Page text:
An engineer blows his air horn at every country crossroads: Paw Paw Road about a mile east, Cottonwood Road a quarter-mile east, Dyer Boulevard, three-quarter mile west. The trains are lined up tonight, one after another.
Neither the traffic on now-always-busy U.S. Highway 64, right in front of the house, nor the screaming semi-tractor trailer trucks barreling up and down Interstate 40, just a half-mile south as the crow flies, detracts from the train sounds.
The trucks on the interstate come close. They're always loud at night. Something about the lay of the land collects and funnels the noise and sends it right into this room, my room, the one at the end of the hall next door to Mama and Daddy's.
These sounds are as familiar to me as my own face in the mirror, although unlike my face, they have not changed a lick over the years. The trains and trucks have never bothered me at night or kept me awake.
Tuesday night it was all too loud because the house was so, so quiet.
(Mama ER) is gone.
(Mama ER), 84, died Sunday night, three months and three days after she went to a hospital in Fort Smith, Ark., with trouble breathing, 86 days after risky surgery at Oklahoma Heart Hospital in Oklahoma City, a big gamble with a bigger potential payoff in improved quality of life, and 50 days after the stroke that took away any real chance for her to win.
Tuesday night, I thought it odd that this house, a brown brick ranch, had never felt more like home. "Home" has always been a toss-up between this one and the farmhouse next door where I started growing up, which Daddy and his daddy built in 1946.
Wednesday at sundown came a snapshot for my memory to go with those cherished train and truck sounds.
After the funeral at First Baptist, after a graveside prayer, the Twenty-third Psalm and "Amazing Grace," after most friends had left and all but me, my brother and two sisters remained, I gave some attention to the Creator and his handiwork.
The Lord gave it back in "good measure, pressed down, and shaken together, and running over," as Luke 6:38 puts it.
Sitting alone on the tailgate of my truck, I looked west to the farmhouse, where my brother lives now. The whole sun, situated between the one column and front outside wall, seemed to be setting on the porch. A pecan tree older than me, almost spooky in its denuded dead-of-winter bleakness, towered over the house, silhouetted against sundown.
Mama and Daddy's old room was on the left, the walk-through bathroom in the middle, the other bedroom - my two big sisters', then my big brother's, then mine - on the right.
I remembered my baby bed in Mama and Daddy's room, then sleeping on a pallet, or on the divan, in the living room, then getting my own room when my brother moved out.
Of all things to remember about the old house this week, how odd that I would think about where I slept in it - the same place these thoughts began in the "new" house, under that rattling light fixture, with the trains clackety-clacketing and the big trucks screaming in the middle of the night before my sweet mama's funeral.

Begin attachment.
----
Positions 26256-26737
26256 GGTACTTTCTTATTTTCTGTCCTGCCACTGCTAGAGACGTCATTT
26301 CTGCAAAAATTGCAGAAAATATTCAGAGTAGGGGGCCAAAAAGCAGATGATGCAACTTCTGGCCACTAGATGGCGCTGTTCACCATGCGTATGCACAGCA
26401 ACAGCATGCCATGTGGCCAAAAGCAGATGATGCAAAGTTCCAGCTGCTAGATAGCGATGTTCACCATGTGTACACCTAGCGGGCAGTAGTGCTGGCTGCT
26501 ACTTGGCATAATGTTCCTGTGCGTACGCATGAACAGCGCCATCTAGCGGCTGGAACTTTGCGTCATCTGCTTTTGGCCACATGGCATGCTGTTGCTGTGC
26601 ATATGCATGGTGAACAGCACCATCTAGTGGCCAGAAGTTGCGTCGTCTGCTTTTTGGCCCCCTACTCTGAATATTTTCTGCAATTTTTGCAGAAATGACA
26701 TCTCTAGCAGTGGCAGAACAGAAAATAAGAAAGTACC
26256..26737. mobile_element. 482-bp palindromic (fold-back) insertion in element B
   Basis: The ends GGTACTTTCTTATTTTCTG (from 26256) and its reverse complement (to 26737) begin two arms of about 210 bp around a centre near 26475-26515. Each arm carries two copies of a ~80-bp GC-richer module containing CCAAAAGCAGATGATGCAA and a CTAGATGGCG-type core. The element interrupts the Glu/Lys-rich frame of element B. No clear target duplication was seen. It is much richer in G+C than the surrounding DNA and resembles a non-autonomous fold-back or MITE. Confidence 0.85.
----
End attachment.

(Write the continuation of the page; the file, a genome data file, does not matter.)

Then, there on a tailgate, where many profound thoughts have come to this country boy through the years, it dawned on me: These two houses, as fond of them as I am, are just houses.
Home is where the heart is. I get it now. My heart is with Mama and Daddy, who are in heaven, doctrinally speaking, but with me always now in immediate reality. Home, I think, finally, can be where I lay my head.
Saturday, March 01, 2008
'The Moses Code'
OK. I must admit that seeing someone say, "I am the way, I am the truth, I am the life," is a bit disconcerting. But just a bit. Because I'd need more of an idea of what he means by that.
If I am, by God's Grace, a child of God, and if, as they say, we children of God are God's hands and feet, and his voice, in this realm, then saying "I am the way, I am the truth, I am the life" might not be as heretical as it sounds. On the other hand, the trailer has no mention of Christ, so there's no reason to assume that's what the man meant.
I must further admit that the source that led me to this movie causes me to give it, and the ideas expressed therein, at least in the trailer, the benefit of the doubt.
I found it here, at Slice of Laodicea, which seems to be a wholesaler of fundy candy, specializing in apocalyptic confections. And I discovered Slice of Laodicea through a dark essay at this post at EL's place.
New Age oddities and jargon aside ("vibrations," "manifestations," etc.), how is the central theme of the trailer (it seems to be, human beings, as children of God, are holy creatures, and we should love ourselves, so we can love our neighbors) much different from what Jesus said was the Greatest Commandment in the Law, and the Second, or, Micah 6:8 (if "humbly" here is taken to mean "honestly," which acknowledges that while flawed as humans we also are holy as God's creations), or, Pico della Mirandola's "Oration on the Dignity of Man," or, Matthew Fox's ideas on "Original Blessing" -- all of which, while outside the mainstream, are "Christian" by definition, if one accepts that Fox is a Christian (and I do)?
By the way, I'm not endorsing the movie, as if that would matter. I'm just not going to condemn it based on that trailr, as if that would matter.
Straight up or sideways
Speakin' of writin' and editin' and readin' and such -- here's a fine tale of two would-be rare-book thieves who have proven that crime, like stupidity, does not pay.